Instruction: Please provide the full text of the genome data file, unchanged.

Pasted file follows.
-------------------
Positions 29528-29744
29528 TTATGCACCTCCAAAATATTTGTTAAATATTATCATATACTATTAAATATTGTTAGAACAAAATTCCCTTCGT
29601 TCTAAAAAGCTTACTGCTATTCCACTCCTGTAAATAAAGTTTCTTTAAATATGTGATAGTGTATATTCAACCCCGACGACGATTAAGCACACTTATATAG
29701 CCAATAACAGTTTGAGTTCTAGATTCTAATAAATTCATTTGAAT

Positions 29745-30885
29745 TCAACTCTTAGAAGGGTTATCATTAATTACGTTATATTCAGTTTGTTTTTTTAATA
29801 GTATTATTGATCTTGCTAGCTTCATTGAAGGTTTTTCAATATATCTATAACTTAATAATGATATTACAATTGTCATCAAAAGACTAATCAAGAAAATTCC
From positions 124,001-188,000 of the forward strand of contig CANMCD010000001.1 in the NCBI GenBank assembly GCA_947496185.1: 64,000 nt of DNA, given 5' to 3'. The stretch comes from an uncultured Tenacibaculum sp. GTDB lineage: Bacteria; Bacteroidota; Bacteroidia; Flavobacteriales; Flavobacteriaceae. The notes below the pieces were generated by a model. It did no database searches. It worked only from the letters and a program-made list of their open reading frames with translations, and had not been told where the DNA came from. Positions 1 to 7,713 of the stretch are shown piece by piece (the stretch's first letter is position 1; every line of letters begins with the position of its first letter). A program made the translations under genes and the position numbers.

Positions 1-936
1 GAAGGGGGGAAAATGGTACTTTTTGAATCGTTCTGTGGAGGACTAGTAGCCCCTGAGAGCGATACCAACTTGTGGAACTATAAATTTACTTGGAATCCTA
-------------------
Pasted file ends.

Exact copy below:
Positions 29528-29744
29528 TTATGCACCTCCAAAATATTTGTTAAATATTATCATATACTATTAAATATTGTTAGAACAAAATTCCCTTCGT
29601 TCTAAAAAGCTTACTGCTATTCCACTCCTGTAAATAAAGTTTCTTTAAATATGTGATAGTGTATATTCAACCCCGACGACGATTAAGCACACTTATATAG
29701 CCAATAACAGTTTGAGTTCTAGATTCTAATAAATTCATTTGAAT

Positions 29745-30885
29745 TCAACTCTTAGAAGGGTTATCATTAATTACGTTATATTCAGTTTGTTTTTTTAATA
29801 GTATTATTGATCTTGCTAGCTTCATTGAAGGTTTTTCAATATATCTATAACTTAATAATGATATTACAATTGTCATCAAAAGACTAATCAAGAAAATTCC
From positions 124,001-188,000 of the forward strand of contig CANMCD010000001.1 in the NCBI GenBank assembly GCA_947496185.1: 64,000 nt of DNA, given 5' to 3'. The stretch comes from an uncultured Tenacibaculum sp. GTDB lineage: Bacteria; Bacteroidota; Bacteroidia; Flavobacteriales; Flavobacteriaceae. The notes below the pieces were generated by a model. It did no database searches. It worked only from the letters and a program-made list of their open reading frames with translations, and had not been told where the DNA came from. Positions 1 to 7,713 of the stretch are shown piece by piece (the stretch's first letter is position 1; every line of letters begins with the position of its first letter). A program made the translations under genes and the position numbers.

Positions 1-936
1 GAAGGGGGGAAAATGGTACTTTTTGAATCGTTCTGTGGAGGACTAGTAGCCCCTGAGAGCGATACCAACTTGTGGAACTATAAATTTACTTGGAATCCTA